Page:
was the lessee: the leases in question called for construction that would be rented, used, and occupied by the government. See AR 3240–41, citing Phx. Field Office, 2001 WL 767573, at *1 (BLM storage facility); Crown Point, 1987 WL 247049, at *1 (VA outpatient clinic); Ft. Drum, 1985 WL 167239, at *5 (U.S. Army family housing units). Since the District will neither use nor occupy CityCenterDC, and it will receive – not pay – the rent, all of these contracts are distinguishable. The Turnage opinion illuminates the key distinctions. See Turnage, 705 F. Supp. at 6–7, aff’g Crown Point, 1987 WL 247049, at *1. In Turnage, the court upheld the decision of the Wage Appeal Board (“WAB,” the ARB’s predecessor) that the Crown Point lease was a “contract for construction” under the DBA. Id. The underlying WAB decision dealt with a lease between the Veterans Administration and a private developer that called for the construction of a VA outpatient clinic that would serve “about 43,000 patients annually,” and was “to be leased by the VA from the developer for 15 years with an option . . . for 5 years more.” Crown Point,

1987 WL 247049, at *1. Applying the Chevron framework, the Turnage court first determined that Congress had not spoken to the precise question of whether the DBA’s “contract for construction” requirement encompassed “government leases.” 705 F. Supp. at 6. The court then found no indication “that Congress intended to restrict [the DBA’s] application to contracts where ‘construction’ is the only element of the contract.” Id. In conclusion, the court found that “[i]n the absence of contrary evidence of Congressional intent, it is reasonable to conclude that the Act was meant to apply to contracts in which construction is more than an incidental element.” Id. at 7.


This opinion, like the others cited by the ARB, is both distinguishable and not binding on this Court. The lease in Crown Point involved an agreement between the government and a private developer to build structures for the use and occupancy of the government, which the government would in turn pay to lease. 20 1987 WL 247049, at *1. Although the Turnage court found the statutory term “contract for construction” to be ambiguous, it did so when the “precise question at issue” was the application of the DBA to a lease involving the flow of funds from the government to a private developer. See 705 F. Supp. at 6. Thus, even if Turnage were binding, it would not compel the Court to conclude that Congress was not clear about whether a lease agreement for the construction of buildings that the government will neither use, nor occupy, nor pay for could be a “contract in excess of $2,000,” pursuant to “advertised specifications,” under the DBA. Moreover, even if the leases in this case did qualify as “contracts for construction,” the Court has found that they do not call for the construction of “public buildings or public works.” Therefore, while the Court questions whether the “contract for construction” requirement of the DBA has been met in this case, it need not decide the issue. II. Even if the term “public work” were ambiguous, the second step of the Chevron inquiry indicates that the ARB’s decision was unreasonable. The Court finds that Congress clearly did not intend the DBA to apply to private development like CityCenterDC. But even if one were to conclude that the statute is either silent or ambiguous on the question to be decided, the ARB’s decision cannot be sustained because its interpretation of the term “public work” was arbitrary and capricious. Furthermore, the Court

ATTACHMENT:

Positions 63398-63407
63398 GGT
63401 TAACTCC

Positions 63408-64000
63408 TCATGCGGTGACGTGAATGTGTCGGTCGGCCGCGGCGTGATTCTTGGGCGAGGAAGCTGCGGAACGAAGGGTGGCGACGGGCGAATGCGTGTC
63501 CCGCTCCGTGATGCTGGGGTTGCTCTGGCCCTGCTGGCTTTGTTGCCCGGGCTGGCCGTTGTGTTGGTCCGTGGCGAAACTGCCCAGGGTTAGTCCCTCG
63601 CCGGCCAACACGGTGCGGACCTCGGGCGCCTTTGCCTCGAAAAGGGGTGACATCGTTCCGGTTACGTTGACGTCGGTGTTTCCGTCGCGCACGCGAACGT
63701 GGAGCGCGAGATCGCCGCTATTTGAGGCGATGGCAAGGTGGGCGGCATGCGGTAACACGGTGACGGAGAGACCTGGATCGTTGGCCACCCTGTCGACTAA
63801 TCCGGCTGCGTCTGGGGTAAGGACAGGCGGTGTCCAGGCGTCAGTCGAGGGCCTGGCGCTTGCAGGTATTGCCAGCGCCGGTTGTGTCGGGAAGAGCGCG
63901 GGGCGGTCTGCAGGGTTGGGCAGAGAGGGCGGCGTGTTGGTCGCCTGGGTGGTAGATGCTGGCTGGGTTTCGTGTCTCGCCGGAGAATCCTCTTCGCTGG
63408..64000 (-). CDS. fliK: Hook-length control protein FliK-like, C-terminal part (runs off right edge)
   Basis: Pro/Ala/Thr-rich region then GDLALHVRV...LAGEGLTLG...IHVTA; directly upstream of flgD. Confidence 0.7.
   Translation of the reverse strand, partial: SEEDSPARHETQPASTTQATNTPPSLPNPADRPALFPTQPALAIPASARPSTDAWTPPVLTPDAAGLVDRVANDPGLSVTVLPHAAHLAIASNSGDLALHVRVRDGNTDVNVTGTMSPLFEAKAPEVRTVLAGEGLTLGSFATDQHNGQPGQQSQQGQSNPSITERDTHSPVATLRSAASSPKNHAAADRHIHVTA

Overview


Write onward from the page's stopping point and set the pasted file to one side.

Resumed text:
20 The same is true of Phoenix Field Office and Ft. Drum. See Phx. Field Office, 2001 WL 767573, at *1; Ft. Drum, 1985 WL 167239, at *5.


would owe little deference to the ARB’s reading of DOL’s regulation because the regulation merely restates the judicial definition of “public work” in Irwin and Peterson. See Am.

Bioscience, Inc. v. Thompson, 269 F.3d 1077, 1085 (D.C. Cir. 2001) (stating courts “owe no deference to an agency’s reading of judicial orders or decisions”); DOJ v. Fed. Labor Relations Auth., 266 F.3d 1228, 1230 (D.C. Cir. 2001) (same). Finally, it is not clear that DOL’s

regulation defining “public work” applies to the District in the first place. A. The ARB’s interpretation of “public work” was unreasonable and the Court owes it little deference. The ARB’s determination that CityCenterDC was a “public work” is unreasonable for the same reasons that it violates the plain language of the DBA. The ARB’s decision does not accord with its own precedent or with the plain language of its own regulation. Moreover, as the ARB itself has acknowledged, the regulatory definition of “public work” merely paraphrases the judicially supplied definitions of Peterson and Irwin. See supra n. 16. Consequently, the Court owes what is simply a legal interpretation, rather than an application of specialized agency expertise, little deference. See Am. Bioscience, 269 F.3d at 1085. The DOL regulation defining “public work” for purposes of the DBA states: The term public building or public work includes building or work, the construction, prosecution, completion, or repair of which, as defined above, is carried on directly by authority of or with funds of a Federal agency to serve the interest of the general public regardless of whether title thereof is in a Federal agency. 29 C.F.R. § 5.2(k). In reaching its conclusion that CityCenterDC constituted a “public work,” the ARB relied on three prior administrative decisions interpreting this regulation in the context of government lease agreements: Ft. Drum, Crown Point, and Phoenix Field Office. AR 3242–